Allan Schwartz, LCSW, Ph.D. was in private practice for more than thirty years. He is a Licensed Clinical Social Worker in the states ...Read More
As a youngster, I remember all of us being required to read the short story, The Man Without a Country. The historical background is the Civil War. A young soldier, Nolan, a soldier in the United States Army, becomes furiously angry at the trial of Aaron Burr who is on trial for treason. Nolan, in his rage, yells out, “Damn the United States.” As a result, he is sentenced to live out his life in isolation, being transferred from ship to ship. In addition, no one is allowed to speak to him. While he at first remains defiant he ultimately manages to tell a young sailor to love his country and never repeat what he did. What does this have to do with mental health? Let’s take a look:
Were you one of the youngsters who sat on the school bus alone because no one wanted to sit next to you? Do you remember sitting at a table, by yourself, in the school cafeteria during lunch because no one wanted to sit next to you? In the present, do you find yourself being ostracized at work, within the family, among a group of “friends?” This is what is referred to as ostracism. As a verb, ostracize means to exclude someone from a group or from society. The experience is extremely painful can have devastating results on ones well being.
Every human being has a powerful need to belong. Belonging to a group has always been a mechanism to help us survive. That is why we are organized into nations, states, counties, cities, neighborhoods, families and groups of friends. We depend on each of these groupings, regardless of how small or large, to meet our emotional and physical needs. This dependence begins in infancy when our mothers and fathers nurture and protect us until we reach adulthood.
Ostracism, or social rejection, is used to punish people. In the nation’s penitentiaries, incorrigible and violent prisoners are put into isolation for 23 to 24 hours per day, sometimes for many months. There, they are deprived of all social contact. Some of them cannot withstand the isolation and “crack.” They develop psychotic-like symptoms while others develop a full psychosis. The depravation of human contact is devastating and that is why its such a power means of punishment. But, is it effective?
In another and related posting, I wrote about the power of the “silent treatment,” used by spouses or families, to punish. The effects are maddening for the targets of the silence. Most often, the silent treatment is used after an argument. The conflict may happen between husband and wife, parents and children, friends against friends. Is it effective?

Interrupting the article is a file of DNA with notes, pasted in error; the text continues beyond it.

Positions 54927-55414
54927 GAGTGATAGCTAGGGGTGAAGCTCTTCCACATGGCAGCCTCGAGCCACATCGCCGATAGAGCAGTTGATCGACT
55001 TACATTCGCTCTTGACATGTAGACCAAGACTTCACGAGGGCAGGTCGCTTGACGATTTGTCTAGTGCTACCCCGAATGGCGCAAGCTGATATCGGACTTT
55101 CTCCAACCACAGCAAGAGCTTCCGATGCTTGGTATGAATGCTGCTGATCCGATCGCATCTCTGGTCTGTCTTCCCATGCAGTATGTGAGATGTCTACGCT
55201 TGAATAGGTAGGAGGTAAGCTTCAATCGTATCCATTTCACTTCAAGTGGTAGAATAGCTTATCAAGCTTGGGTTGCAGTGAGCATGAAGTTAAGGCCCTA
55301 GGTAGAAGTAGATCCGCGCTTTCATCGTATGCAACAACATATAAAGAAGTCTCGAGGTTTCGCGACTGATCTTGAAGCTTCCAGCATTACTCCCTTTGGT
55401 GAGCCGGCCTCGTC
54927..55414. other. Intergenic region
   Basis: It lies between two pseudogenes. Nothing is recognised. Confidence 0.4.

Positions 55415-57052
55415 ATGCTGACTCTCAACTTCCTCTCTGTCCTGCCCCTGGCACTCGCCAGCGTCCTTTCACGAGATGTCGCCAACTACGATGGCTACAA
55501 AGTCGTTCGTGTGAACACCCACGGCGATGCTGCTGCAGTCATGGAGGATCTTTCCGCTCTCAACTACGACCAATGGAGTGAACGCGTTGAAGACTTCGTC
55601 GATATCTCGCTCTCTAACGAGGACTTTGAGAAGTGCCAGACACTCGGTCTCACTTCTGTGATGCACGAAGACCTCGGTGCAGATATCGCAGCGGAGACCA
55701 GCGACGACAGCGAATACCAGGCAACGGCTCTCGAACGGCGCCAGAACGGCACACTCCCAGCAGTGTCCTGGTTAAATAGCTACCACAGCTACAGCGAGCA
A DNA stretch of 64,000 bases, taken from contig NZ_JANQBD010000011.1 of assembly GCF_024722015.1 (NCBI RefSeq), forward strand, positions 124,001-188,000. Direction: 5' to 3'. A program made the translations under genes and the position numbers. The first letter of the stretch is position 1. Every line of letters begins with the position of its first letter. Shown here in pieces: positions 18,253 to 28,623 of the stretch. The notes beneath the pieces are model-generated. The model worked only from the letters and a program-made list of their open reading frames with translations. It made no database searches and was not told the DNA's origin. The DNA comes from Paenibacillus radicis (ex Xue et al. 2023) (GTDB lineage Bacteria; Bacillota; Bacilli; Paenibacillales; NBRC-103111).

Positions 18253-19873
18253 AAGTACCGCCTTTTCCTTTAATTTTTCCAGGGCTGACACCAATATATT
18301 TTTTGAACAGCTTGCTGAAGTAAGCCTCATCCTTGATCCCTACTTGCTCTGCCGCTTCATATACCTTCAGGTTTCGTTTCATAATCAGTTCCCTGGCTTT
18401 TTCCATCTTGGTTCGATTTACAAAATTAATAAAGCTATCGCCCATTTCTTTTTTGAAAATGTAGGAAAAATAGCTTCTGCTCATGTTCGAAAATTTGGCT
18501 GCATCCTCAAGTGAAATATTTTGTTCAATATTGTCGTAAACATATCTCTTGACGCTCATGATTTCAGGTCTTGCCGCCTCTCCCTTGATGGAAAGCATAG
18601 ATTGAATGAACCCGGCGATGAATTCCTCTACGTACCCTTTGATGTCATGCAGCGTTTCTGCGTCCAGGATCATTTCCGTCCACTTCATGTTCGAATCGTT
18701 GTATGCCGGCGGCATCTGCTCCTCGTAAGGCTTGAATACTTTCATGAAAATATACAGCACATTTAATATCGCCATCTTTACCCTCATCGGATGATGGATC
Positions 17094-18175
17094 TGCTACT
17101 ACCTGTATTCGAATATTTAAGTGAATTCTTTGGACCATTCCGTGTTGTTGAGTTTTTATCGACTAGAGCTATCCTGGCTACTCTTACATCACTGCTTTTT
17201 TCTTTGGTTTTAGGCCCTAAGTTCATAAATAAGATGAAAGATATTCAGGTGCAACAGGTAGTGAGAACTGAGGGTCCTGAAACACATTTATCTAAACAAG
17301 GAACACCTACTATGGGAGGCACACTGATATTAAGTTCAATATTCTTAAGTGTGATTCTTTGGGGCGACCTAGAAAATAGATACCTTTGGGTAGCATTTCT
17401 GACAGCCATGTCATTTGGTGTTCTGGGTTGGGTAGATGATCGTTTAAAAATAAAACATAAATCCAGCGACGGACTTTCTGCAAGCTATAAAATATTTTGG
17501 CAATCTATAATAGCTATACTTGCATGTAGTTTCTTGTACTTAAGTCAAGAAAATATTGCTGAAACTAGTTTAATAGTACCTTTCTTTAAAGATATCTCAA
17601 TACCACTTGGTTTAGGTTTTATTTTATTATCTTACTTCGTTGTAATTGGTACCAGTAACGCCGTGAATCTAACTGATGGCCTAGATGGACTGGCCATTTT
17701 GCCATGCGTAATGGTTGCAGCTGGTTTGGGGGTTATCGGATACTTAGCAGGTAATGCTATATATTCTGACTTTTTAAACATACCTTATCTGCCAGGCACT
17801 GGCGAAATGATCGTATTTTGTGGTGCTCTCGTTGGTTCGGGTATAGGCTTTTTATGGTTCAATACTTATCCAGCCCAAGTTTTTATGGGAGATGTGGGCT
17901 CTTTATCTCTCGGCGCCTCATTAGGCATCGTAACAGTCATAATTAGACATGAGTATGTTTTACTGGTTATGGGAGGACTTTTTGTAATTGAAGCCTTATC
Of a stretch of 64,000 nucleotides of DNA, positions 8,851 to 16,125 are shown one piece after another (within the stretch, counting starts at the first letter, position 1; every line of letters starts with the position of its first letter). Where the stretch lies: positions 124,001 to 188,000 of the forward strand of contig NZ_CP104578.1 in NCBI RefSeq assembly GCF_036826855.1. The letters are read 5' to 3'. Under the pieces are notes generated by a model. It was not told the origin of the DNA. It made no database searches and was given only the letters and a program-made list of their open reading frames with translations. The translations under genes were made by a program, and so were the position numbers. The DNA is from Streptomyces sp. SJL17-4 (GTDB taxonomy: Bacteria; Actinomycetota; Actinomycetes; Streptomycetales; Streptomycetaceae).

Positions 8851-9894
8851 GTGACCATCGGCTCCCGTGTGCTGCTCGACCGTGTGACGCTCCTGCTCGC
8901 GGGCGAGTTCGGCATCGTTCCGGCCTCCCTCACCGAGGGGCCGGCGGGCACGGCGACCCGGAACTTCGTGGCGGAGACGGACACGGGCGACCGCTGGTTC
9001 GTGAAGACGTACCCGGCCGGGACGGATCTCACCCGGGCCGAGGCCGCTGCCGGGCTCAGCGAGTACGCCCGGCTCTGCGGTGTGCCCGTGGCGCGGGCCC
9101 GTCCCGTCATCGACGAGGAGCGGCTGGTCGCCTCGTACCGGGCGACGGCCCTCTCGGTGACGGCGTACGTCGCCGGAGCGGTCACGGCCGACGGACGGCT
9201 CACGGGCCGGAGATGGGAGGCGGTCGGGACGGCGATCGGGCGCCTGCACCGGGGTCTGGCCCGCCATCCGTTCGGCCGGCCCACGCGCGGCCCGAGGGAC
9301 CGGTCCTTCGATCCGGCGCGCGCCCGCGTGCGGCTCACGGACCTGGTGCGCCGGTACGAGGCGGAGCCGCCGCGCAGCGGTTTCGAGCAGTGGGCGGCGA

Many articles on Mental Help Net have discussed the harmful effects of bullying. Its essential for every reader to understand that one of the most terrible means of bullying, used by kids of all ages, is to exclude someone from a group to which they once belonged. The isolation is just as terrible, if not more so, of being physically beaten by a bully.
What makes social ostracism most terrible of all are the frowns, averted eyes, scowls and smirks that the target person receives. It reinforces the feeling and sensation of being alone, not part of, not acceptable, etc.
The result of ostracism is extreme anxiety, depression, self hatred, increased blood pressure, loss of appetite, self injury and suicidal thoughts and attempts. This is not only painful but excruciating.
However, ostracism can arouse anger and rage that approaches and crosses into violence. This is one of the outcomes for those prisoners who are placed in the “hole.” Ultimately, they become more difficult to manage than before.
We have tragic examples of High School students who were targeted for bullying, including social exclusion, exploding into rage and violence that resulted in mass murders of other students and teachers.
So, does ostracism effective? I suppose it depends on your definition of “effective.” In other words, if the attempt is to cause harm to another, yes, it works. But, does anyone deserve this type of punishment. In my opinion the answer is NO. Even if we have done something to offend another, social rejection is not right. Its just another form of bullying.
What To Do?
This is a difficult question to answer, especially among adults. I suppose one thing to be done is to move on to another group of friends and even to another spouse. But, most importantly, we must know that ostracism is irrational and has nothing to do with anything we have done.
If your child or teen is ostracized, a parent can do the same types of things as with any bullies: confront them, go to school, speak to other parents and advise and support our own child. However, here, too, we as parents are limited, especially when dealing with teens and adults.
In the end, there is psychotherapy. Not therapy based on feeling at fault but at recovering the damaging effects of this bullying. Of course, this includes learning that we are not at fault.
What are your experiences with ostracism, both personally or with your children or others?
Your comments are encouraged.
Allan N. Schwartz, PhD